Take the 2-minute tour ×
Stack Overflow is a question and answer site for professional and enthusiast programmers. It's 100% free, no registration required.

i am really not able to figure this out myself so please help me out. this is a program to encrypt contents of an existing file keeper.txt using 128bit AES putting the encrypted text into newly created file called Encrypted.txt, then decrypting the contents of Encrypted.txt into newly created file called Decrypted.txt

everytime this program is run it generates a random key for the encryption.

i am just trying to figure out if i have to give somebody the Encrypted.txt file and how can he decrypt the file later using this code or by slightly modifying this code .

i think its not possible to send him the key generated by this program .. is it ? cause when i try to print the key using system.out it doesn't give the key.

help me out please

package org.temp2.cod1;

import java.io.InputStream;
import java.io.OutputStream;
import java.io.FileInputStream;
import java.io.FileOutputStream;
import java.io.ObjectOutputStream;
import java.io.ObjectInputStream;

import javax.crypto.Cipher;
import javax.crypto.SecretKey;
import javax.crypto.spec.IvParameterSpec;
import javax.crypto.CipherInputStream;
import javax.crypto.CipherOutputStream;
import javax.crypto.KeyGenerator;

import java.security.spec.AlgorithmParameterSpec;

public class AESEncrypter
{
Cipher ecipher;
Cipher dcipher;

public AESEncrypter(SecretKey key)
{
// Create an 8-byte initialization vector
byte[] iv = new byte[]
{
0x00, 0x01, 0x02, 0x03, 0x04, 0x05, 0x06, 0x07, 0x08, 0x09,0x0a, 0x0b, 0x0c, 0x0d, 0x0e, 0x0f
};

AlgorithmParameterSpec paramSpec = new IvParameterSpec(iv);
try
{
ecipher = Cipher.getInstance("AES/CBC/PKCS5Padding");
dcipher = Cipher.getInstance("AES/CBC/PKCS5Padding");

// CBC requires an initialization vector
ecipher.init(Cipher.ENCRYPT_MODE, key, paramSpec);
dcipher.init(Cipher.DECRYPT_MODE, key, paramSpec);
}
catch (Exception e)
{
e.printStackTrace();
}
}

// Buffer used to transport the bytes from one stream to another
byte[] buf = new byte[1024];

public void encrypt(InputStream in, OutputStream out)
{
try
{
// Bytes written to out will be encrypted
out = new CipherOutputStream(out, ecipher);

// Read in the cleartext bytes and write to out to encrypt
int numRead = 0;
while ((numRead = in.read(buf)) >= 0)
{
out.write(buf, 0, numRead);
}
out.close();
}
catch (java.io.IOException e)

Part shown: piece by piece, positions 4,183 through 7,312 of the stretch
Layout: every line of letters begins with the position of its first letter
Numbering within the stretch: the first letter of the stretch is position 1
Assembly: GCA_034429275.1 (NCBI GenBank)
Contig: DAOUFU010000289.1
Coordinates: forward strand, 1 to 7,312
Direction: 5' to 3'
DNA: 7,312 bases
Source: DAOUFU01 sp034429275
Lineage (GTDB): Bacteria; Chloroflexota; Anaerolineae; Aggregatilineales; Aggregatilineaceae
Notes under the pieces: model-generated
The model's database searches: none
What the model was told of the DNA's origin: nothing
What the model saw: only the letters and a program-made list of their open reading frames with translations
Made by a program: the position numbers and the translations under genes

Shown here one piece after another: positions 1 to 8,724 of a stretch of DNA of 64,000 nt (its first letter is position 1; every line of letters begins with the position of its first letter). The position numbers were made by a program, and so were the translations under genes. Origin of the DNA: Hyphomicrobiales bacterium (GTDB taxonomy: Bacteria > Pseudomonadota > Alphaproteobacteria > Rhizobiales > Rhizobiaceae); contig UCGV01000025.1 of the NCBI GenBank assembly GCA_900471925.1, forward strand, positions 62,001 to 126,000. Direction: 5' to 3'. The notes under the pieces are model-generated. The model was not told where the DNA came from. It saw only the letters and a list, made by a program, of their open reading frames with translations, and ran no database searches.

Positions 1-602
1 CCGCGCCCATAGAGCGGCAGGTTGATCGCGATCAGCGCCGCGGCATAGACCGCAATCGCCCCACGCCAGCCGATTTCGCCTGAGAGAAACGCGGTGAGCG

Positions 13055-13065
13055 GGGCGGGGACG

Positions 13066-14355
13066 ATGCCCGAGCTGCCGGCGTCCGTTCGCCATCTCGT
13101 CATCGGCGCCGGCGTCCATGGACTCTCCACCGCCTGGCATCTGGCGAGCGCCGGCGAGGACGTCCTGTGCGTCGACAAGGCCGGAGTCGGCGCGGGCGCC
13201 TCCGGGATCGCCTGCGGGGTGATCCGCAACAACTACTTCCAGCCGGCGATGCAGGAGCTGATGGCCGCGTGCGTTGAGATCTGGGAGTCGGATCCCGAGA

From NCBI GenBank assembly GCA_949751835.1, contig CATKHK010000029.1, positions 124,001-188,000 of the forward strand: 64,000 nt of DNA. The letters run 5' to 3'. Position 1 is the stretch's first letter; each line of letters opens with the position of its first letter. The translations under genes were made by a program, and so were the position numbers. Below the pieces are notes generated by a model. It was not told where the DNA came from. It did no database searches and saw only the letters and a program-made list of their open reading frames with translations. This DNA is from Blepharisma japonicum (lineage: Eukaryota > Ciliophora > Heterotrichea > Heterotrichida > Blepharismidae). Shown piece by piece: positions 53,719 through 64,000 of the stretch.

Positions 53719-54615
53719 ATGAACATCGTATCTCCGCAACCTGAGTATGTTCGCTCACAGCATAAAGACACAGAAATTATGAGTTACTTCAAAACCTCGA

{
}
}

public void decrypt(InputStream in, OutputStream out)
{
try
{
// Bytes read from in will be decrypted
in = new CipherInputStream(in, dcipher);

// Read in the decrypted bytes and write the cleartext to out
int numRead = 0;
while ((numRead = in.read(buf)) >= 0)
{
out.write(buf, 0, numRead);
}
out.close();
}
catch (java.io.IOException e)
{
}
}

public static void main(String args[])
{
try
{
// Generate a temporary key. In practice, you would save this key.
// See also e464 Encrypting with DES Using a Pass Phrase.

KeyGenerator kgen = KeyGenerator.getInstance("AES");
kgen.init(128);
SecretKey key = kgen.generateKey();

// Create encrypter/decrypter class
AESEncrypter encrypter = new AESEncrypter(key);

// Encrypt
encrypter.encrypt(new FileInputStream("C:\\keeper.txt"),new FileOutputStream("C:\\Encrypted.txt"));
// Decrypt
encrypter.decrypt(new FileInputStream("C:\\Encrypted.txt"),new FileOutputStream("C:\\Decrypted.txt"));
}
catch (Exception e)
{
e.printStackTrace();
}
}
}
share|improve this question

3 Answers 3

up vote 0 down vote accepted

You can get encoded version of the key by calling

   byte[] keyBytes = secretKey.getEncoded();

For AES, there is not really any encoding involved so you will get the raw bytes (16 bytes for 128-bit). The keyBytes is binary so you can't print it. You can hex or base64 encode it if you need to send it in text format. The other party can reconstitute the key like this,

  SecretKey key = new SecretKeySpec(keyBytes, "AES");

I answered another your question yesterday regarding Sun's AES example. This is where the author was confused. He did both steps at the same time.

Often, it's easier for human to remember if you use password as the secret and generate the key from password. This is called PBE (Password-Based Encryption). Following is the code I use to generate keys,

   public static SecretKey getAesKey(char[] password, int keyLength)
   throws GeneralSecurityException {

  int count = 128; // Iteration count
  byte[] salt;
  try {
   salt = "This is a fixed salt string".getBytes("UTF-8");
  } catch (UnsupportedEncodingException e) {
   throw new IllegalStateException("No UTF-8");
  }
  PBEKeySpec keySpec = new PBEKeySpec(password, salt, count, keyLength);
  SecretKeyFactory skf = SecretKeyFactory
    .getInstance("PBKDF2WithHmacSHA1");
  SecretKey pbeKey = skf.generateSecret(keySpec);
  byte[] raw = pbeKey.getEncoded();
  return new SecretKeySpec(raw, "AES");
 }

One more recommendation to your code, it's much more secure if you use a different random IV every time. IV doesn't need to be secret so you can prepend it to your ciphertext.

share|improve this answer

Try getting the key by calling key.getEncoded(). This would return a byte array. Then you can use a Base64 utility (like apache-commons codec) to transform the byte array into String.

Be advised, however, that sending someone the encrypted file as well as the decryption key is a compromised action from security perspective.

share|improve this answer

You could modify the code to encrypt based on a pass-phrase.

http://stackoverflow.com/questions/372268/java-passphrase-encryption

It might be easier to agree a pass-phrase with your friend that exchange a generated key, especially if you only want protection against opportunists reading your email.

share|improve this answer

Your Answer

 
discard

By posting your answer, you agree to the privacy policy and terms of service.

Not the answer you're looking for? Browse other questions tagged or ask your own question.